So what’s the solution? Rather than discarding data to accommodate old-school data storage, the smarter approach is to build a data storage system that handles the volume of data you need for effective network visibility. Then you can store trillions of flows/day, enjoy a reasonable sample rate, and run queries spanning a week or more of traffic, which can give you a much fuller view of what’s really going on. That idea — architecting a robust datastore for massive volumes of network data — was a key part of what we set out to do at Kentik as we developed the Kentik Data Engine (KDE), which serves as the backend datastore for Kentik Detect.

If Kentik existed back then…

As I think of the experience of many of my colleagues, we’ve dealt with networks which run multiple, distributed points of presence (PoP).  Any organization with that kind of network footprint cares deeply about availability and security. A natural Kentik Detect deployment for this kind of network would be to install the Kentik agent and BGP daemon running locally in a VM in each PoP. The gateway router in each PoP would peer with the BGP daemon while exporting flow data and SNMP data to the agent. The agent would append BGP path data to each flow while also performing GeoIP lookups down to the city level for source and destination IPs. Every second, data for the last second would be sent via HTTPS to Kentik Detect.

There are two major ways that the visibility provided by Kentik Detect would have benefited these networks. First, they would have had a more automated way of dealing with DDoS. Pretty much every significant network was and still is attacked constantly, and we all know stories where members of the operations team sometimes worked 24 to 48 hour shifts to manage the situation.  In fact, this phenomenon was a common experience in web, cloud, and hosting companies. Adding insult to injury, sleep deprivation often led to simple mistakes that made things even harder to manage. The ability to automatically detect volumetric DDoS attacks and rate-limit aggressive IPs would had meant way better sleep. It also would have meant way better network operations.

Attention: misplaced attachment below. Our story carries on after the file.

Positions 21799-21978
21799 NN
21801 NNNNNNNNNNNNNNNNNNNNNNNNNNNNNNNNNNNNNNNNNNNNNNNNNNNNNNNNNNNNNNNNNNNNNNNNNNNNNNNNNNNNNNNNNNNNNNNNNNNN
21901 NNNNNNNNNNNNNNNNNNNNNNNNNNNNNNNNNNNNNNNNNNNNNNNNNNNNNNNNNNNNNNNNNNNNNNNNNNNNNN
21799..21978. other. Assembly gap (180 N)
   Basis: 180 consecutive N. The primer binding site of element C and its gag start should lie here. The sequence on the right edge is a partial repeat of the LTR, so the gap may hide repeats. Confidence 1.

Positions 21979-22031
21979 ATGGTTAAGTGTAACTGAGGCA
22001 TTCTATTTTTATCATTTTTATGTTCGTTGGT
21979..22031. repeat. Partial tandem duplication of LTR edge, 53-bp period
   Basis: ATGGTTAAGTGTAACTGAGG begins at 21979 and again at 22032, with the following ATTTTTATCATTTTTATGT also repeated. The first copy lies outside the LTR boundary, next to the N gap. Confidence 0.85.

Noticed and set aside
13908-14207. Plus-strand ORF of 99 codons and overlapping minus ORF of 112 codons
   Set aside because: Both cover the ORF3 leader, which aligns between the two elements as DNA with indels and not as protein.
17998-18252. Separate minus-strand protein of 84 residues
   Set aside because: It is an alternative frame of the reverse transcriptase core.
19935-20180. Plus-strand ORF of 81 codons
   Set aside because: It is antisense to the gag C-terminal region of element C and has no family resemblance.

The other benefit of having Kentik Detect would have been the ability to look at long-term trends. Peering analysis can help web companies and service providers save tens to hundreds of thousands of dollars per month in network transit fees. To peer effectively, however, you have to be able to view traffic over a long time-frame. The old-school approach to data storage left us unable to work with a sufficient volume of data. Kentik Detect enables you to analyze months of traffic data, broken out by BGP paths (the series of network IDs each packet traverses when it leaves your network). So, Kentik’s ability to pair BGP paths with flow would have made peering analysis trivial to set up even though it involves looking at billions of flow records behind the scenes. Kentik Detect could have easily picked out the top networks where peering would be most cost effective, and that information could have saved a lot of money.

Of course, what I’m describing isn’t necessarily history for a lot of folks — it’s still reality. If that’s the case for you or someone you know, take a look at how Kentik Detect can help you get to a better place.